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TURNOVERS...Who's to blame, and who gets the credit?

We've discussed the importance of winning the TO battle, but who holds the key to that battle...offense or defense?


As pointed out in this previous post, since 2005 (as far back as the Big 12 keeps separate stats for conference play) only 2 champions have turned in less than a +5 turnover margin (TOM). Since its inception in 1996, the Big 12 has crowned only 2 champions that produced negative TOM's. Since 1996, only 2 teams have led the league in TOM and finished in the bottom half of either the league or their division.

OSU and Kansas State overcame traditionally important defensive stats by turning in the two highest TOM's EVER in conference play in 2011 and 2012.

Traditional power Texas registered its last +TOM in 2009, not coincidentally its last championship. Three consecutive years of negative TOM since, and three years of struggle.

Turnover margin might not be the cure all, but it sure goes a LONG way to winning games and championships.

The next question, posed by Kevin in a response to a comment over at Pistols Firing, is who is more responsible, the offense or the defense?

Which came first, the chicken or the egg?

In this case, I think it starts with the offense. Don't turn the ball over a lot, and the pressure is off the defense.

A couple of people responded to tweets about TOM, and one of those responses wanted to know if spread offenses and pace of play increased offensive turnovers.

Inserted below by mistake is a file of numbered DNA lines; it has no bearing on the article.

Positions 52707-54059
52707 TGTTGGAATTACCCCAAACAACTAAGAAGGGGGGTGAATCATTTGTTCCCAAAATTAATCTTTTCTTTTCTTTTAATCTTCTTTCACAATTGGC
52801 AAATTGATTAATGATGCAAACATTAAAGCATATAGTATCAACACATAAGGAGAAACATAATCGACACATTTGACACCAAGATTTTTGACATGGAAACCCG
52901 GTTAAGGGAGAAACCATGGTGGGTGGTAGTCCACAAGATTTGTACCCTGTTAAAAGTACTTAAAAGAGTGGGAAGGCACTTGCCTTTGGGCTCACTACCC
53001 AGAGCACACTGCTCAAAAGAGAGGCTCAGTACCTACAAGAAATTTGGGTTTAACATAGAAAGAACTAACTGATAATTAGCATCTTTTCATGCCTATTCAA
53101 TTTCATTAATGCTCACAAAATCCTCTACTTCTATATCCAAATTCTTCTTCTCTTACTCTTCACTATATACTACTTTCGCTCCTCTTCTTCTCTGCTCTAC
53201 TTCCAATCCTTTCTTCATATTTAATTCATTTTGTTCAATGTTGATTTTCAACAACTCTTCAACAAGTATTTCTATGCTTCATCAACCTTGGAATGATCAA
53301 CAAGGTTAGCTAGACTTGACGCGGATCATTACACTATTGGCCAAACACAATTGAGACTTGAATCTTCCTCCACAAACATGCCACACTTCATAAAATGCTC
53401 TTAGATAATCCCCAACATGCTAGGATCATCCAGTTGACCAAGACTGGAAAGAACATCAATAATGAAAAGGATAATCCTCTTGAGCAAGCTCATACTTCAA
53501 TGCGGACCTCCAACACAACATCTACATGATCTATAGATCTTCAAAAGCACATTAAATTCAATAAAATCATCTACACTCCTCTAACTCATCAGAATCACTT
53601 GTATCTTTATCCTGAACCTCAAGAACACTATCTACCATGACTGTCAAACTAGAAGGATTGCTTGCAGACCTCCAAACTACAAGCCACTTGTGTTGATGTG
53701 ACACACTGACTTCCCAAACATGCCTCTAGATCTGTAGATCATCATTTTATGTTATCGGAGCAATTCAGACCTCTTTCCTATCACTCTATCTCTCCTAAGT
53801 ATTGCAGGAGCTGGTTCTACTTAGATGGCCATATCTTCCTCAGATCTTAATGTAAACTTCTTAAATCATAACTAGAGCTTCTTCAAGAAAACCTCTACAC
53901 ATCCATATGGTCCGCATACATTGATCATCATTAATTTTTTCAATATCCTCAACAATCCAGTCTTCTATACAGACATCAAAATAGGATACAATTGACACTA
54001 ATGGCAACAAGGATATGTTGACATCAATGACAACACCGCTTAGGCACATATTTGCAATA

The answer is no.

For sake of this dicussion, I will exclude TCU and West Virginia, as they have only been with the conference 1 season.

Since 2009, here are the offensive TO lines for OU, Baylor, Tech, and OSU, who I think can be argued are the most pass happy, up tempo offenses in the league:

  • 17-11-23-16
  • 17-13-19-16
  • 18-18-16-18
  • 13-14-16-15
Now, here are the offensive TO lines for Iowa State, Texas, Kansas State, and Kansas, who I think can be argued are less aggressive and generally slower paced than the previous 4:
  • 12-9-22-15
  • 12-23-21-14
  • 11-13-13-7
  • 18-16-22-18
Amazingly, while the "slower" group produced the only single digit turnover seasons (2), they also produced four 21+ turnover seasons, as the other group returned only 1.

While not being ultra "stingy" in giving the ball away, the spread, up tempo teams have been extremely consistent and are actually producing a lower plays to turnovers ratio.

But we are still left with the question...which side made the difference?

Let's just go down the list of TOM leaders, starting in 2005, defensive TO's listed first:
  • 2005, Iowa State...22-11
  • 2006, Texas A&M...screw them, I'm not including them in this conversation...
  • 2007, Kansas...22-7
  • 2008, OU...20-6
  • 2009, Texas...23-12
  • 2010, OSU...19-14
  • 2011, OSU...33-16 (this defensive # was so ridiculous that it delivered a conference championship)
  • 2012, Kansas State...26-7
So, out of 7 seasons, the defenses exceeded their norm 7 times. The offenses exceeded their norm 3 times. In fact, 6 of the 7 teams recorded their HIGHEST number of defensive turnovers for this period, and Texas tied their high mark from 2006. For the offenses, only 3 teams recorded their lowest number for the period.

While the margin is the critical number, it is obvious that defenses need to create turnovers at a higher rate to have the biggest impact. Another nugget...the top 3 defensive TO performances are on the list. The top offensive performance is not (Baylor, 5 offensive TO's in 2008).

There you have it. Again, while we get nuts about offensive production, it's actually the defense that makes the difference, even in the Big 12.